I proposed a change name for these resources just to have a more cohesive and descriptive naming convention. By having only two resource elements greatly simplifies the EOSIO resource model and lowered the complexity of its use. This does not directly address the problem identified above but a way of preparing them for a more efficient solution for the problem. On a side note, RAM is not the focus of this blog-post but affects a lot of dApps developers. I found an interesting solution from LiquidApps’s vRAM that might prove to be a viable alternative. Those who are interested in the topic can follow the link I have provided.
Now we can focus on my ideal solution for the CPU-time supply problem. From my understanding, the main problem of the recent quandary is the inability of EOS account owners and developers to get CPU time resources they need to interact with the ESIO blockchain. To address this problem with the least amount of time, I propose the creation of a mechanism that will enable EOS account users to buy ad hoc one-time use CPU-time for transactions. Some DApps developers have already taken this approach by selling their CPU-time for a fixed number of transactions.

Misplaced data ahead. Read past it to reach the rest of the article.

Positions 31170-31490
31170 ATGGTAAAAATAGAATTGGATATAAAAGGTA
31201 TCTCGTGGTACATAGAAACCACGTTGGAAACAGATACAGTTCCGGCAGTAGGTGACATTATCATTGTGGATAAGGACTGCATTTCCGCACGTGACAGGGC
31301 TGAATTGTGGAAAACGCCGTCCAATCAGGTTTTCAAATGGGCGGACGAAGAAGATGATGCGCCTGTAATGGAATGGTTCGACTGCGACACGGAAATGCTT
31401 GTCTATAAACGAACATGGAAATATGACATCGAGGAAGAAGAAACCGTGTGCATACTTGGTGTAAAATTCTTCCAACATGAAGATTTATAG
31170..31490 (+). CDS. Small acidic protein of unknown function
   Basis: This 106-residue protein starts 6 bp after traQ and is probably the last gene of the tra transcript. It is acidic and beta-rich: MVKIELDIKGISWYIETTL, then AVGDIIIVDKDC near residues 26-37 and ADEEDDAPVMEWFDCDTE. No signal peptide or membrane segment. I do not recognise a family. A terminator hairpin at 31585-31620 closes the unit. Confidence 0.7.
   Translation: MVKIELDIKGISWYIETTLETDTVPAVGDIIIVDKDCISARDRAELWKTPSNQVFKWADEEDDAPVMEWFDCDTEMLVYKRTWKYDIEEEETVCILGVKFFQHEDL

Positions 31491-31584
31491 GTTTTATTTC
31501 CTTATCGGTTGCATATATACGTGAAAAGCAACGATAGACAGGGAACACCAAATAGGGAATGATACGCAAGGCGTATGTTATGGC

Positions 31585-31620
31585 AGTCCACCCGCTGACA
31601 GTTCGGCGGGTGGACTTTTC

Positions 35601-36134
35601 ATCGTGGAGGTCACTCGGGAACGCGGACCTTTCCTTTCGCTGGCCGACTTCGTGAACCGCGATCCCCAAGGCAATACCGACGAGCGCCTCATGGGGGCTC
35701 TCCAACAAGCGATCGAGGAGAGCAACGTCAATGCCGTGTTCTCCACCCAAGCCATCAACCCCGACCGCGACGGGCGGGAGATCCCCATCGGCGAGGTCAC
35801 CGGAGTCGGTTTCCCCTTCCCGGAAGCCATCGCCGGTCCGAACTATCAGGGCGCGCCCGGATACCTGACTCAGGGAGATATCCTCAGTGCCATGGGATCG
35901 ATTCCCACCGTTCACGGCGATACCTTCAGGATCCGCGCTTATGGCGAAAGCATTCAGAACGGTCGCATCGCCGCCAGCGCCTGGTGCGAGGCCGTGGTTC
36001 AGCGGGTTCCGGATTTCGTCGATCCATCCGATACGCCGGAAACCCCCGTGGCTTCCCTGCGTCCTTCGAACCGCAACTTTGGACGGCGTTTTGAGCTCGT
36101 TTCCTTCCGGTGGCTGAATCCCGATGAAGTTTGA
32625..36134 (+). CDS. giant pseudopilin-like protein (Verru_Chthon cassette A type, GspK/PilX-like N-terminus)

The challenge will be determining the price of each of these ad hoc CPU-time. There are several ways how to go about it. First, we can determine the average fiat cost of EOS transactions and assign that as baseline transaction fees. Second, we can agree on a standard and fix transaction fees that the EOS community will decide, these fees can increase depending on the complexity and resource requirements of transactions. Finally, If we want a more fluid and free-market approach of determining the price per transaction we can issue a new EOS-based token with each token representing 1 transaction and have it listed on a DEX.